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'The Conservative Party of Canada is open to ALL Canadians,' proclaimed Erin O’Toole.

Chris Wattie/Reuters

In an inspiring display of convenience and belated integrity, Conservative politicians finally found their voices on LGBTQ issues this past week.

Those voices were silent during the weeks and months Conservative Party Leader Andrew Scheer choked over the words “same sex-marriage” on the campaign trail, when he struggled to articulate even the most banal expressions of tolerance. But now that the stakes have been lowered, and now that there is effectively no leader against whom to run afoul, all sorts of virtuous voices have emerged.

One after the other, prominent Tories took to Twitter to denounce remarks made by Richard Décarie, a prospective leadership candidate and former aide to Stephen Harper in Opposition, who suggested in an interview that being gay was a choice. Erin O’Toole, Peter MacKay and Marilyn Gladu – who are in the running to be the next Conservative leader – quickly chimed in with their censure, along with MPs Pierre Poilievre, Michelle Rempel Garner and others.

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“You do not speak for Conservatives,” Mr. Poilievre declared.

“The Conservative Party of Canada is open to ALL Canadians,” proclaimed Mr. O’Toole.

Together, they torched a convenient straw man in Mr. Décarie, who has been useful in demonstrating the direction of the new, post-Scheer incarnation of the Conservative Party of Canada.

That direction apparently includes a willingness to stand up for minority populations, just as long as there is little to no risk of disrupting caucus solidarity. It also includes an understanding, with hindsight, that ambiguity on matters of LGBTQ acceptance is antithetical to wider electoral success.

To be fair, the Conservative Party is hardly unique when it comes to caucus obsequiousness, including on matters of conscience. Back in 2018, the Liberal government tweaked the requirements for its youth summer-job grants program such that applicants would have to attest to their respect for “reproductive rights” in order to be eligible for federal funding. The change essentially disqualified religious groups that opposed abortion – not in their actions, but simply in their beliefs – unless they were willing to make the attestation in bad faith.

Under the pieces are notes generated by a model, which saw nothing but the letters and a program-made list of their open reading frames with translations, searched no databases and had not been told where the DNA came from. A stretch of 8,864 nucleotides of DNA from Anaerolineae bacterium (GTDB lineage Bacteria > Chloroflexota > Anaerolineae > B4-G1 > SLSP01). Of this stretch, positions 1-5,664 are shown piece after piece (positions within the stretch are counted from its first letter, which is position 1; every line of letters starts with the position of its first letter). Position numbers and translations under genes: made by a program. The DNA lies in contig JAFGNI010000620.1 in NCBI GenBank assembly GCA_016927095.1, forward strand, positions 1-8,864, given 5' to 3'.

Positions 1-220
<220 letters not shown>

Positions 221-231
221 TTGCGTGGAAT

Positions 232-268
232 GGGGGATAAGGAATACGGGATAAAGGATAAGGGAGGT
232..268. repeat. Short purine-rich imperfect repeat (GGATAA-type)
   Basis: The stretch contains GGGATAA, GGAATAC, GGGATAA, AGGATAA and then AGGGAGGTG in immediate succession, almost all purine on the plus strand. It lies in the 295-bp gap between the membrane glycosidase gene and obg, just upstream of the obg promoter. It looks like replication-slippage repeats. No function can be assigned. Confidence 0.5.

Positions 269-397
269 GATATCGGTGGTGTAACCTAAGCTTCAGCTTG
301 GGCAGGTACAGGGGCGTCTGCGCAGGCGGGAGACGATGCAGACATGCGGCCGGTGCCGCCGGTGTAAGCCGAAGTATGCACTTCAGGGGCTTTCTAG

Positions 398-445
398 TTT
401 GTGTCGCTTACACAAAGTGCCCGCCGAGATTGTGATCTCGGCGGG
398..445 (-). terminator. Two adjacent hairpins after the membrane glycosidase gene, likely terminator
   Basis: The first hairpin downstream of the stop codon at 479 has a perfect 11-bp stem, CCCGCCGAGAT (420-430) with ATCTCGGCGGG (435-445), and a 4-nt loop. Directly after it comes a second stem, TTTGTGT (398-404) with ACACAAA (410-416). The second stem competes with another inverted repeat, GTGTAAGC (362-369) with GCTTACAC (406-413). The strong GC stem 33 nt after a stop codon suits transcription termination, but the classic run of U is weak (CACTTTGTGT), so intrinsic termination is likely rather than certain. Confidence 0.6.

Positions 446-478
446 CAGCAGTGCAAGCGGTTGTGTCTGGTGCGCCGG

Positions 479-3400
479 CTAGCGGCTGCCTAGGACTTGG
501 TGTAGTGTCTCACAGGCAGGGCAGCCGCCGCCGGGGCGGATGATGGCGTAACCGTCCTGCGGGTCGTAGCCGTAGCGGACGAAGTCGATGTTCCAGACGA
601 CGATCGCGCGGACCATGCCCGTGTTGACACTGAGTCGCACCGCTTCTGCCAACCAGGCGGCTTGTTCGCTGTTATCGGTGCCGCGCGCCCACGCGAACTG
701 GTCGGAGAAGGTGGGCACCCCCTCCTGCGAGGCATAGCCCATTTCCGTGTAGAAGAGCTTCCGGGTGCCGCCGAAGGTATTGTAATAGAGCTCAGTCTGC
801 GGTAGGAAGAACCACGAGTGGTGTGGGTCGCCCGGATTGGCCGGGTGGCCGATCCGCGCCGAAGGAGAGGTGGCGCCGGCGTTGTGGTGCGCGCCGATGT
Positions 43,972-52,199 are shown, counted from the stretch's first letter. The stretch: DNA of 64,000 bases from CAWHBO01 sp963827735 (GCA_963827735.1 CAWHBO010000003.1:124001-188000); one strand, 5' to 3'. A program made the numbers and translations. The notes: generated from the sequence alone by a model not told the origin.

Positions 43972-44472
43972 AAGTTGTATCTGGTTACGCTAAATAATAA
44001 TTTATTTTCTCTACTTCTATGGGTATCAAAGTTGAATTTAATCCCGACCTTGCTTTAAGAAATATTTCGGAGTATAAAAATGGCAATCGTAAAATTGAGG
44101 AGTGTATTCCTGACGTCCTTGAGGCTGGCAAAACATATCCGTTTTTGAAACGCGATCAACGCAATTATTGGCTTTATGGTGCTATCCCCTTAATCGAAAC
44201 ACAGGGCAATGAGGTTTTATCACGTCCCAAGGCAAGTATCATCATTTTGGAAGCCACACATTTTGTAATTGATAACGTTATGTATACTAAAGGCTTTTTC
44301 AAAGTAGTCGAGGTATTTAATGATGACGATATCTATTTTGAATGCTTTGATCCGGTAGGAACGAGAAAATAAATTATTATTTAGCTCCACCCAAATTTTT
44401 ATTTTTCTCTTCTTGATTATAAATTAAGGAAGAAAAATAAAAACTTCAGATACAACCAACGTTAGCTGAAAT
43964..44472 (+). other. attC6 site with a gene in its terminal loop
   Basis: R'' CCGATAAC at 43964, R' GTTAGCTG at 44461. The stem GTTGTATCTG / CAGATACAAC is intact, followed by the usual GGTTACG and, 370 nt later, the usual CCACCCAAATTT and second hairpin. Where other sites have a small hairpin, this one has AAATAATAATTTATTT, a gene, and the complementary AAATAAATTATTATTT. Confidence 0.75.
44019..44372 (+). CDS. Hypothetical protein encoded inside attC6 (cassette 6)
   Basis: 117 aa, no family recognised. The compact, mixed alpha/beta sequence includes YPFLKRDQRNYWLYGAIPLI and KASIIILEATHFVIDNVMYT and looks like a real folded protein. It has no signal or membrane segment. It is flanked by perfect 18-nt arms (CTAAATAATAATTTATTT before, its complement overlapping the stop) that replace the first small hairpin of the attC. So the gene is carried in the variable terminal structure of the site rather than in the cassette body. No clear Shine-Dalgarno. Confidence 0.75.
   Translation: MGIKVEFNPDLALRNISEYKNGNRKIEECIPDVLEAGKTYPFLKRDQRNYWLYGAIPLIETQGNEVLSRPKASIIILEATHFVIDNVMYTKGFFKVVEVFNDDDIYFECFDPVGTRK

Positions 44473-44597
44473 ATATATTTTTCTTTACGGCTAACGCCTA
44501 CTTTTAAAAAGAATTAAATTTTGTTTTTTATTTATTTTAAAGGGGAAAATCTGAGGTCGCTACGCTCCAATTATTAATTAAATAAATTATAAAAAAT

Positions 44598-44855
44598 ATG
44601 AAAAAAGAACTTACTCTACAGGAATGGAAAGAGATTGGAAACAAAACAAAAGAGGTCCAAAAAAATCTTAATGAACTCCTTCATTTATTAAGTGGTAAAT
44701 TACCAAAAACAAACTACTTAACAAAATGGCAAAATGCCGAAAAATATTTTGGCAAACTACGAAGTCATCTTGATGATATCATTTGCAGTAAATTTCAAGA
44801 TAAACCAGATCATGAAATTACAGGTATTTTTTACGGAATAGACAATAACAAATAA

Eventually, the Liberals dropped their values test in response to an onslaught of criticism from faith groups, pundits and opposition members who rightfully pointed out that the requirement functioned as a form of government discrimination.

And while a few Liberal MPs denounced the initial change to the attestation, only one – Newfoundland MP Scott Simms – actually voted in favour of a Conservative motion to allow for “non-political, non-activist” groups to be eligible for funding, regardless of their spiritual beliefs. As a consequence for failing to toe the party line, Mr. Simms was booted from his role as chair of the Commons fisheries committee.

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There are plenty of other examples of caucus deference on ethical issues: the Liberals’ complacency in shutting down investigations into the SNC-Lavalin affair, for one; the relative silence from all parties on Quebec’s Bill 21, which prohibits people who wear religious garb from working in certain public-sector jobs, for another.

But the dead air from Conservatives during the extended period during which Mr. Scheer struggled with questions about gay marriage was particularly striking because the questions were so mundane, and the issue so decisively settled in Canada.

Mr. Scheer was not being asked to pontificate about when life begins, or the meaning of a dignified death. He was asked whether he regretted using an analogy, back in 2005, about calling a dog’s tail a leg to make a point about the unnaturalness of same-sex unions. To that, Mr. Scheer would not even venture an answer. And other Conservatives, rather embarrassingly, were content to pretend their party’s reputation wasn’t suffering because of it.

That has changed now. Mr. MacKay released a statement Tuesday saying “Pride parades are important” and noting that he has submitted an application to march in Toronto’s Gay Pride Parade. Mr. O’Toole has expressed similar support, although his participation will be conditional on whether uniformed police officers are allowed to march in Pride parades as well. Both positions are improvements on that of the previous leadership, and indicate that the new CPC will be much more inclusive to LGBTQ Canadians than the old. That is a genuinely positive sign.

But while it might be better late than never, “best” would have been if any of the Conservatives who have recently found their voices would have expressed the same sentiments back when their leader was faltering – tough as that task might have been. It is good to know that the Conservative Party supports LGBTQ Canadians, now that it is easy and useful to do so. It would have been better if at least a few Conservative MPs would have stood up for them back when it was not.

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